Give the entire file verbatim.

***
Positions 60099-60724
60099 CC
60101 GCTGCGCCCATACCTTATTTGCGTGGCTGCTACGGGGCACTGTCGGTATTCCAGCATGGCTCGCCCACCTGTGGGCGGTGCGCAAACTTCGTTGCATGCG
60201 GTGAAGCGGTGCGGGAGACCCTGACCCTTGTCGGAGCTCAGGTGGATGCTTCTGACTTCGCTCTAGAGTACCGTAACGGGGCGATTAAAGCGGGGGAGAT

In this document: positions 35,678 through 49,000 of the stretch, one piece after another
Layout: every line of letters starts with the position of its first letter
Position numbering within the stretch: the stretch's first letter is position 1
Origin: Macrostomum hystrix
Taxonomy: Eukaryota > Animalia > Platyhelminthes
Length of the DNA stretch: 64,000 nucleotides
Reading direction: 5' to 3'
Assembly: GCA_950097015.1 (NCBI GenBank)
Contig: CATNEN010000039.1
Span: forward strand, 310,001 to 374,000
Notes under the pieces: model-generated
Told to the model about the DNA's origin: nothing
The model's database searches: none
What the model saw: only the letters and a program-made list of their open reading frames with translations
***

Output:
Positions 60099-60724
60099 CC
60101 GCTGCGCCCATACCTTATTTGCGTGGCTGCTACGGGGCACTGTCGGTATTCCAGCATGGCTCGCCCACCTGTGGGCGGTGCGCAAACTTCGTTGCATGCG
60201 GTGAAGCGGTGCGGGAGACCCTGACCCTTGTCGGAGCTCAGGTGGATGCTTCTGACTTCGCTCTAGAGTACCGTAACGGGGCGATTAAAGCGGGGGAGAT

In this document: positions 35,678 through 49,000 of the stretch, one piece after another
Layout: every line of letters starts with the position of its first letter
Position numbering within the stretch: the stretch's first letter is position 1
Origin: Macrostomum hystrix
Taxonomy: Eukaryota > Animalia > Platyhelminthes
Length of the DNA stretch: 64,000 nucleotides
Reading direction: 5' to 3'
Assembly: GCA_950097015.1 (NCBI GenBank)
Contig: CATNEN010000039.1
Span: forward strand, 310,001 to 374,000
Notes under the pieces: model-generated
Told to the model about the DNA's origin: nothing
The model's database searches: none
What the model saw: only the letters and a program-made list of their open reading frames with translations